My first meeting with Bob Baldwin came about through Rik Mayall. I was working with Rik as ghost writer of his “sort-of-memoir”: Bigger Than Hitler Better than Christ – a dream job. Bob was a close friend of Rik’s and had written and directed lots of television with him. Bob and I became friends and ended up working together – somewhat randomly – on a digital game for Sony. We had just left a meeting together there in 2014 when we learned of Rik’s passing.
When Bob told me the story of his father’s life during the war and his plans to bring it to the stage (and eventually, we hope, screen), I was hooked, and only too pleased when he asked me to write the script with him. His research into his dad’s experiences – and the experiences of all Lancaster crews of Bomber Command – proved invaluable and allowed me to get up to speed very quickly with the world our story would inhabit.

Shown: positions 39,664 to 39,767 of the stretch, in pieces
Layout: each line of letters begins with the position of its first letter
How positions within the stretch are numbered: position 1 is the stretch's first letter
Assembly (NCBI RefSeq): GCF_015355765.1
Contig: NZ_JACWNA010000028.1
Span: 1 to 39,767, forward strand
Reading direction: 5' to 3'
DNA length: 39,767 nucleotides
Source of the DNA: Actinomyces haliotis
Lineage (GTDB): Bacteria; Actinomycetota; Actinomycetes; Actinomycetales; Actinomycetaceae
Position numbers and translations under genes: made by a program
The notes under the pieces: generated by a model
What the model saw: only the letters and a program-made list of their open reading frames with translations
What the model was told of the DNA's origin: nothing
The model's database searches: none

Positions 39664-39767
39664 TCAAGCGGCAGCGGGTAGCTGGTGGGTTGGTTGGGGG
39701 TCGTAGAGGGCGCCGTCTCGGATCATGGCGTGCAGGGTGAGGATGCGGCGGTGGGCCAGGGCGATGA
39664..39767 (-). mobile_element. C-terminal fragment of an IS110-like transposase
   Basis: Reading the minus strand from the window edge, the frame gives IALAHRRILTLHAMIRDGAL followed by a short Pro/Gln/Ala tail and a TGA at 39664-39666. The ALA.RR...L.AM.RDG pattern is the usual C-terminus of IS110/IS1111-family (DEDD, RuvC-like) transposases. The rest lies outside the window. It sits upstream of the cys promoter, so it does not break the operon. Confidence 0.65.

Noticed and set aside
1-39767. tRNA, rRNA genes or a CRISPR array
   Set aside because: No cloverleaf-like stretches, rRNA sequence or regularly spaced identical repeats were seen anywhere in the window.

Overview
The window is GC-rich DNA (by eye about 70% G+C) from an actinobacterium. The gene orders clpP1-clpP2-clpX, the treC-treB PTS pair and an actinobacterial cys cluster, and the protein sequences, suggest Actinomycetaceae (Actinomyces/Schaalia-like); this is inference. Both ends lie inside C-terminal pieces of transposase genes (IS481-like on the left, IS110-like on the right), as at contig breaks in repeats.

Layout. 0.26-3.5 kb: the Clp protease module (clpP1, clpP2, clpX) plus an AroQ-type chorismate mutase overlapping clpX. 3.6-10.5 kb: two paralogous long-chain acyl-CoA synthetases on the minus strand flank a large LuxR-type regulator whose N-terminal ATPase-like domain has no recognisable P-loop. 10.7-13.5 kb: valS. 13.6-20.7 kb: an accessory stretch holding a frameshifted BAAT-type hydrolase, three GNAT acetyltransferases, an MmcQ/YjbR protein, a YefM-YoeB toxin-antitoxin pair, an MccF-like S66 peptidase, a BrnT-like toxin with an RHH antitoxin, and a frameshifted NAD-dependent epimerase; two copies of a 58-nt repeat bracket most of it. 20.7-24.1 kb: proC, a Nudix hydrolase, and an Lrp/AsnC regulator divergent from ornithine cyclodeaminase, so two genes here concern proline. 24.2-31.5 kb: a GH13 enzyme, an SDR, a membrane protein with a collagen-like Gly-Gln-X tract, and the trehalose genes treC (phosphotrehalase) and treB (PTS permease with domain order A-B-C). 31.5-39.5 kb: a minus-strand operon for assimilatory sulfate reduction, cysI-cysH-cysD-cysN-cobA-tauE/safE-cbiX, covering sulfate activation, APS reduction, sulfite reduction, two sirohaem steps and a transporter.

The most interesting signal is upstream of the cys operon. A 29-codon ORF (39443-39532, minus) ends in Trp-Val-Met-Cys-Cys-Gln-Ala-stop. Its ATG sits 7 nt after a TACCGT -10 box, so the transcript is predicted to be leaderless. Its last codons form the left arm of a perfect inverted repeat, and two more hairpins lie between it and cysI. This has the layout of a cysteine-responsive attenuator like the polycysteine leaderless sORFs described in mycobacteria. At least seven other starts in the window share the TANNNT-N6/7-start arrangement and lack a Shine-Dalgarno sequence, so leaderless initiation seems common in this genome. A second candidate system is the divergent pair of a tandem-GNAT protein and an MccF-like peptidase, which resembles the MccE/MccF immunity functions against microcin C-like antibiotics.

Against this authentic historical backdrop, we set about creating our characters: John, the wireless operator – based closely on Bob’s father, Joe Baldwin – and the other six members of the Lancaster’s crew. Gradually the story began to come alive. Writing together mostly via Skype, we would occasionally take time out to discuss the febrile politics of the moment or laugh at what Rik’s take might have been on any chosen topic. For just as Wireless Operator is written in the memory of Bob’s father, in the DNA of the script, if you look very closely, you might just glimpse a sly Flashheart-style nod to Rik’s genius.
Working on the script of Wireless Operator with Bob has been a challenging and rewarding experience. All I can hope is that audiences will derive as much enjoyment from seeing and experiencing it as I have from writing it.
by Max Kinnings